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Author Topic: Is Obama finished?  (Read 22342 times)
justW353
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« Reply #100 on: May 24, 2010, 09:28:56 pm »
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The health care industry is completely privatized right now and it is the envy of the world.

…The U.S.'s?

How so?

Yes just ask the politician from Canada who came here for surgery because the wait in Canada was too long.

lol at you not answering after he called you out.

Anyways, ask the rich folk who move to Australia or the UK because their health care won't cover the surgery or chemo they need.
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So a lack of knowledge means I'm not welcome here? I've always wondered why there's a lack of Republicans on this forum and now I'm beginning to see why.
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« Reply #101 on: May 25, 2010, 05:51:06 am »
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The health care industry is completely privatized right now and it is the envy of the world.

…The U.S.'s?

How so?

Yes just ask the politician from Canada who came here for surgery because the wait in Canada was too long.

lol at you not answering after he called you out.

Anyways, ask the rich folk who move to Australia or the UK because their health care won't cover the surgery or chemo they need.

I did answer. Rick folk? Who?
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« Reply #102 on: June 02, 2010, 02:20:27 pm »
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Yes.
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pbrower2a
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« Reply #103 on: June 02, 2010, 03:07:41 pm »
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I don't share the view that government is the only way to do certain things efficiently. I'm certainly not happy with schools, the post office, social security being bankrupt, or the way medicare is handled. Privitization I believe does things much more efficiently.

I keep hearing arguments like this, and there's not really any follow through to explain how or why that such is the case. Its disappointing really as I'm one of those odd folks susceptible to logical arguments. Mind taking it from the level of believing and trying out a little proving?

Yes when you look at the public schools that are government run, kids graduate not knowing how to read.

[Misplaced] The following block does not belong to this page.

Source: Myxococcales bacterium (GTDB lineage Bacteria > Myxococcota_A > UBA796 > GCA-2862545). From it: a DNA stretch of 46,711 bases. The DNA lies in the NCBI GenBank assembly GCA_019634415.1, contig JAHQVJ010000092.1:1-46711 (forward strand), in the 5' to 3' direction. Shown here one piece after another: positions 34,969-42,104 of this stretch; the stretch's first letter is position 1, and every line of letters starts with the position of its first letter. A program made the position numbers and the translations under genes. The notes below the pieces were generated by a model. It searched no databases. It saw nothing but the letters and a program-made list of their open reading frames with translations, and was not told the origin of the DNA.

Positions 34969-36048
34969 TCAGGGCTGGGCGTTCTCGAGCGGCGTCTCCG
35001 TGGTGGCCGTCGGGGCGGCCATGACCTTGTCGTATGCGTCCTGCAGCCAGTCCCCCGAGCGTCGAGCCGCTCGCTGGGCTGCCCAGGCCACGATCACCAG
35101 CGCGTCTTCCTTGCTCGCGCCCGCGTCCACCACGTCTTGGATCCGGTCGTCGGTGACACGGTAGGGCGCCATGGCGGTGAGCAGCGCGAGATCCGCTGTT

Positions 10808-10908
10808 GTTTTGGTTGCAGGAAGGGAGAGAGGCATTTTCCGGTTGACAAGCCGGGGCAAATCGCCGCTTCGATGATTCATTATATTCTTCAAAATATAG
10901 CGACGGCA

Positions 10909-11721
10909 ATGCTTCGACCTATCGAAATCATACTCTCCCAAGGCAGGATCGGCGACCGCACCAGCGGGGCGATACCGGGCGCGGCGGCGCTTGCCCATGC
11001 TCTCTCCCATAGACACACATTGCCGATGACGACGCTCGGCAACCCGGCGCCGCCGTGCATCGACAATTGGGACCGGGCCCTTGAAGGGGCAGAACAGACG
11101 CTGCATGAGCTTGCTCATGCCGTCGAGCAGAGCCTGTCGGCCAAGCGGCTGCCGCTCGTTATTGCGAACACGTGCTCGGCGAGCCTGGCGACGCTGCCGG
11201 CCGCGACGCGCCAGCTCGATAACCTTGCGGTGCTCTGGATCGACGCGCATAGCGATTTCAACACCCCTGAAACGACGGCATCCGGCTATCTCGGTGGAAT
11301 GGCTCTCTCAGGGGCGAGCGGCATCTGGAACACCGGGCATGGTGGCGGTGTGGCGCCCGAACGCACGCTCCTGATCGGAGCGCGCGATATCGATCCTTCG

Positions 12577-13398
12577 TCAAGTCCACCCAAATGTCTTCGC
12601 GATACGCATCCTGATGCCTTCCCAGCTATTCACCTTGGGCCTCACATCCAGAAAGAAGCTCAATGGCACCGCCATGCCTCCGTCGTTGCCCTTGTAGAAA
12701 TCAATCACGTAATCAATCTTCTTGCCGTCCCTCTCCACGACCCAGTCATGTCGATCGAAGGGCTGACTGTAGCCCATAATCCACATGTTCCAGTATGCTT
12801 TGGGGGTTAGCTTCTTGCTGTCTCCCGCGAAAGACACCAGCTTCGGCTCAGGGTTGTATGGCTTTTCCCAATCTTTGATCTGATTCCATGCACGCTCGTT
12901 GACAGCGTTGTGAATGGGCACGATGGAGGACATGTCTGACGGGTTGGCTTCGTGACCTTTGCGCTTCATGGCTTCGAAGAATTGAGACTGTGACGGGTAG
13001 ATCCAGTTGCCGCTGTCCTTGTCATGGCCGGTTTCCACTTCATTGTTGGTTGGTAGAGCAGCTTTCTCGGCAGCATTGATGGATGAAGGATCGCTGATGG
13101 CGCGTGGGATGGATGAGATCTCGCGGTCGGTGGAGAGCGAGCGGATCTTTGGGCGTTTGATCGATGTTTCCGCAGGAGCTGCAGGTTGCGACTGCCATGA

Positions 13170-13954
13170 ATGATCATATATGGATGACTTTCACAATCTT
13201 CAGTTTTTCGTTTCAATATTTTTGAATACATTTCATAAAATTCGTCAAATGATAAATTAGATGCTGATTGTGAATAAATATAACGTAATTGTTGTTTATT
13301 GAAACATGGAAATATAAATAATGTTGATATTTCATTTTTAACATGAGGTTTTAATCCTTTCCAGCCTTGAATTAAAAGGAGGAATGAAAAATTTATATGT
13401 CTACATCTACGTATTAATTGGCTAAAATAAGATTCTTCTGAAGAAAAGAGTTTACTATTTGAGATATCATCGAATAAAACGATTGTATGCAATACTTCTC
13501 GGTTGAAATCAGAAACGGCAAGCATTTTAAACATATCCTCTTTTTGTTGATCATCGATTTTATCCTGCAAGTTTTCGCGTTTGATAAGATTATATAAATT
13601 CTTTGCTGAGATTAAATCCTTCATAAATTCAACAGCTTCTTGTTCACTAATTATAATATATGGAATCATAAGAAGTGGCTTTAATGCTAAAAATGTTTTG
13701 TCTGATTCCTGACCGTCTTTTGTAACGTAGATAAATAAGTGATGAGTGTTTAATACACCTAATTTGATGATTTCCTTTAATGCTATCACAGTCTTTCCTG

The kids involved are typically in Special Education. The government puts much effort into educating kids with 'special needs" of any kind -- "special needs" that may include impairment of hearing or sight or handicaps not related to low intelligence. Privately-run schools could never meet the needs of the retarded.

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The post office is slow, inefficient, and sends mail to the wrong people.

FedEx and UPS will deliver mail, but at roughly ten to twenty times the rate that the USPS charges. I assure you that if I wanted a parcel with sensitive or high-value material in it I would send it by one of the premium services. But sending a check to a credit card issuer? The mail system so far has served me well.  Come to think of it, the check that I send to a credit-card company is sensitive... but I can't imagine anyone in the postal system ever filching the check. You would NEVER send a greeting card by Federal Express.


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 Social security and medicare which I'm a fan of are both bankrupt.

Social Security operates at a lower cost than does a typical life insurance company. Medicare is far less expensive in its administration than is the private health-insurance cartel -- so much less that Medicare for all would be an economic boon to all but private insurers.  

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The DMV takes forever and causes the cost of insurance to go up.

Sure, but healing from an auto accident caused by an incompetent driver also can take seemingly forever, too.  Without the DMV as a screener of drivers auto accident rates, property damage, and collision-related deaths and injuries would also skyrocket, and just think what that would do to insurance rates.  

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The health care industry is completely privatized right now and it is the envy of the world.

Really? Name a country that imitates our profits-first, cost-loading system for paying for it.

I don't deny that our medical care system is great for those who have unlimited funds or are lucky enough to have first-rate insurance or access to the charitable section. That said, our system prices people into the grave. Few peoples who have something else would tolerate that.

You can also claim that our economic system attracts the best physicians due to low taxes overall. In essence, physicians in America keep more of what they make than do those in any other country in the First World. Even with President Obama's effort to make health insurance less costly, America will be an attractive place for physicians because we have lower income taxes, lower sales taxes, and no VAT.


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When you said from believing to prove, were you thinking of Plato's theory on the 4 levels of knowledge; imagining, believing, thinking, knowing? I'm a platonist myself.

Plato's theory of the four levels of knowledge cannot support partisan politics of any kind.